Growing up in Ithaca, New York, Phoebe M. Kotlikoff ’24 had somehow never heard of the U.S. Military Academy at West Point, which isn’t far from her hometown, let alone the U.S. Naval Academy. So, she couldn’t have imagined that just a few years later she would help make history as one of the first women to serve on a U.S. Navy submarine.

“It was the best, most incredible opportunity for a 24-year-old,” says Kotlikoff, a qualified nuclear engineer who served as a submarine officer after graduating from the Naval Academy in 2013. As a submarine tactics instructor, she supervised tactical evaluation and training of 12 submarine crews; as a division officer, she served in numerous roles including as the Damage Control Assistant, where she was responsible for all systems and equipment that support human life on the submarine.

When she first reported to sea duty aboard the U.S.S. Ohio, Kotlikoff was one of three women on a crew of 150 service members. “I was the first female officer that a lot of these sailors had ever encountered during their careers in the Navy,” she says. “I loved being able to show that I was a capable and excellent submariner, that I was tactically and technically good, and that I was a good leader.”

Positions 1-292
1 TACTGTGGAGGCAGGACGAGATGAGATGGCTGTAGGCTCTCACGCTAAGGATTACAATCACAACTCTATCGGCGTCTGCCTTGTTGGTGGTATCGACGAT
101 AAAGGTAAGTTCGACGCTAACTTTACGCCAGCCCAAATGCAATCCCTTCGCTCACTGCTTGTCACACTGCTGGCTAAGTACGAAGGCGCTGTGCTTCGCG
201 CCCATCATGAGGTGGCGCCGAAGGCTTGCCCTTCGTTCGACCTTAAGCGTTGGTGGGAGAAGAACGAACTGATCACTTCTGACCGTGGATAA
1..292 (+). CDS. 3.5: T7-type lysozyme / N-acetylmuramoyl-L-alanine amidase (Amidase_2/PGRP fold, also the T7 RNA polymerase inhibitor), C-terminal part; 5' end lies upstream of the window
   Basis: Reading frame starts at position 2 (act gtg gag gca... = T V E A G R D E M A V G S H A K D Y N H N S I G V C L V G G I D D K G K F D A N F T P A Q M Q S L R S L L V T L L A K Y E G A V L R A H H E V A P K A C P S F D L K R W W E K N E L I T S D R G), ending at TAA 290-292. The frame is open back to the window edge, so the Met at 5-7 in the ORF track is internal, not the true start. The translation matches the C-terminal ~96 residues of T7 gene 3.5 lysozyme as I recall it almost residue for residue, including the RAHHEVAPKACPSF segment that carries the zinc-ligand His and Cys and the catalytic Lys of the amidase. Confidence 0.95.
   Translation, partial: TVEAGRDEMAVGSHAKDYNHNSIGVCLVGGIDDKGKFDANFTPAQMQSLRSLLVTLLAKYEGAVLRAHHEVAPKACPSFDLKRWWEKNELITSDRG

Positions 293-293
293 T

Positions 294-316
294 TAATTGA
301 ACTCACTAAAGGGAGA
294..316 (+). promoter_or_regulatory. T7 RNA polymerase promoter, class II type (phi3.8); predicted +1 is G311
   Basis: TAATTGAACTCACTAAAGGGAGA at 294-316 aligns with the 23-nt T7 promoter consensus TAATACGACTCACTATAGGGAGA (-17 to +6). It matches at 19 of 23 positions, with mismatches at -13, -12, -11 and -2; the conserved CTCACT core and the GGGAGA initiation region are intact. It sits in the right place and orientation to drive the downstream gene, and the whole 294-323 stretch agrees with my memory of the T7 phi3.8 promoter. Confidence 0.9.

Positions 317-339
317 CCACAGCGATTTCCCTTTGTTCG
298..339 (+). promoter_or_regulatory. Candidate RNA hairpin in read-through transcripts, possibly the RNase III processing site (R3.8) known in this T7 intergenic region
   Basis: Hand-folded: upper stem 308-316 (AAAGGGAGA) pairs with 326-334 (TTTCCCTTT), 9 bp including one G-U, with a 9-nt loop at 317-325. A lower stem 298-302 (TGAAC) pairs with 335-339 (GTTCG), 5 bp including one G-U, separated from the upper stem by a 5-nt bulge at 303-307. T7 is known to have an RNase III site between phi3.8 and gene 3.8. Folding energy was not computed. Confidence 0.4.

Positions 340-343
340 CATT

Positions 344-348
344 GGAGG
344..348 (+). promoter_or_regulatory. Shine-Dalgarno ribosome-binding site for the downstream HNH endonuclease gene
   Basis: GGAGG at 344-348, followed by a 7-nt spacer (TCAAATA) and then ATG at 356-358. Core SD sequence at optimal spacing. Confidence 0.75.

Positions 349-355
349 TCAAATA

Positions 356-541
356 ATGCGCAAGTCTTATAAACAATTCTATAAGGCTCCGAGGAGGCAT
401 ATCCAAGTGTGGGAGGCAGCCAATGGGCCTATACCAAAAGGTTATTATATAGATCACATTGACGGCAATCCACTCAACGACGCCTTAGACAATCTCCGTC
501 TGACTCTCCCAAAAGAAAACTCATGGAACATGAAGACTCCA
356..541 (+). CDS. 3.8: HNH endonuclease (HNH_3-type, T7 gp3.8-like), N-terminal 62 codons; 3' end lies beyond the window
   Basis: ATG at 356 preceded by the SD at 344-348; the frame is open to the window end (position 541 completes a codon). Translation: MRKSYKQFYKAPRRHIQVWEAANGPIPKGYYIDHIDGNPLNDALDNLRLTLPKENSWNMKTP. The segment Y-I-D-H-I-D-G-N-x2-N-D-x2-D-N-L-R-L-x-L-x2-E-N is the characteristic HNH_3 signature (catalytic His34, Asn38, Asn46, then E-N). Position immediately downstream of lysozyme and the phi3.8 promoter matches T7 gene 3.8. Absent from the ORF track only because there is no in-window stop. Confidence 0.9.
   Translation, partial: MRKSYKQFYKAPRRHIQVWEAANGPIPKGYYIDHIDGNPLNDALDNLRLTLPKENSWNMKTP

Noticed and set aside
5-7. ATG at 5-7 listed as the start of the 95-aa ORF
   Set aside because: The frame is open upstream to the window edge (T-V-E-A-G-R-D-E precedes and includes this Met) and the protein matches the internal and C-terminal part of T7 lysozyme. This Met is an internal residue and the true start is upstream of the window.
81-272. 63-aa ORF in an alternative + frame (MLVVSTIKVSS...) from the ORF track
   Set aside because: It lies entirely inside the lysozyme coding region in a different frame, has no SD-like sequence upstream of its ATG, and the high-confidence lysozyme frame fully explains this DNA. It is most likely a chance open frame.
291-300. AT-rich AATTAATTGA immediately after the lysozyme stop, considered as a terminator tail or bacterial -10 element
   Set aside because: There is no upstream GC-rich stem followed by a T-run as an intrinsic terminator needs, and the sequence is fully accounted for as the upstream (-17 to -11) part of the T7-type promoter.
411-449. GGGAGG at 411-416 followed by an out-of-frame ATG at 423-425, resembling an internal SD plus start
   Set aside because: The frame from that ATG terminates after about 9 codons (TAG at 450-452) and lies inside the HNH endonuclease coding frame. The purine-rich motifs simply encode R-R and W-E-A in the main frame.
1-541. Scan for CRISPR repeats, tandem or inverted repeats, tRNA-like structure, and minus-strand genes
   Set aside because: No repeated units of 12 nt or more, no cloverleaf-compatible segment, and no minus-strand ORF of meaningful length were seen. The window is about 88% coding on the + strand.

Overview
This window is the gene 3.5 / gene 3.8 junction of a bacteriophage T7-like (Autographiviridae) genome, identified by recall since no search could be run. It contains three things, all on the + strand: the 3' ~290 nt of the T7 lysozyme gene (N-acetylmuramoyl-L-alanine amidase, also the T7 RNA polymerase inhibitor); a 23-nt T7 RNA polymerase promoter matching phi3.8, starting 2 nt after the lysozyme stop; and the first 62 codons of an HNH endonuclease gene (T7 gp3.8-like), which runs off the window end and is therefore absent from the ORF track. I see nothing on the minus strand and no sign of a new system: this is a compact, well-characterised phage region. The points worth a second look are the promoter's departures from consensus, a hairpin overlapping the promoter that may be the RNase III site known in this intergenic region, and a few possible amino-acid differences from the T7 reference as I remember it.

Kotlikoff deployed twice, into the Western Pacific theater, where she spent about three months at sea — mostly under it — before returning to port. “A submarine is a very tight environment, but people have a misconception of the scale,” she says, noting that most Navy submarines are the length of a football field. “It’s not spacious but I think you get used to it. I slept really well when [the sub] was underway.”

“I loved being able to show that I was a capable and excellent submariner, that I was tactically and technically good, and that I was a good leader.”

Kotlikoff, who next year will clerk at the New York Court of Appeals, is drawn to challenging herself in new situations. When a friend in high school suggested she consider a service academy — she had no idea what that was — her parents drove her to Annapolis, Maryland, to visit the Naval Academy.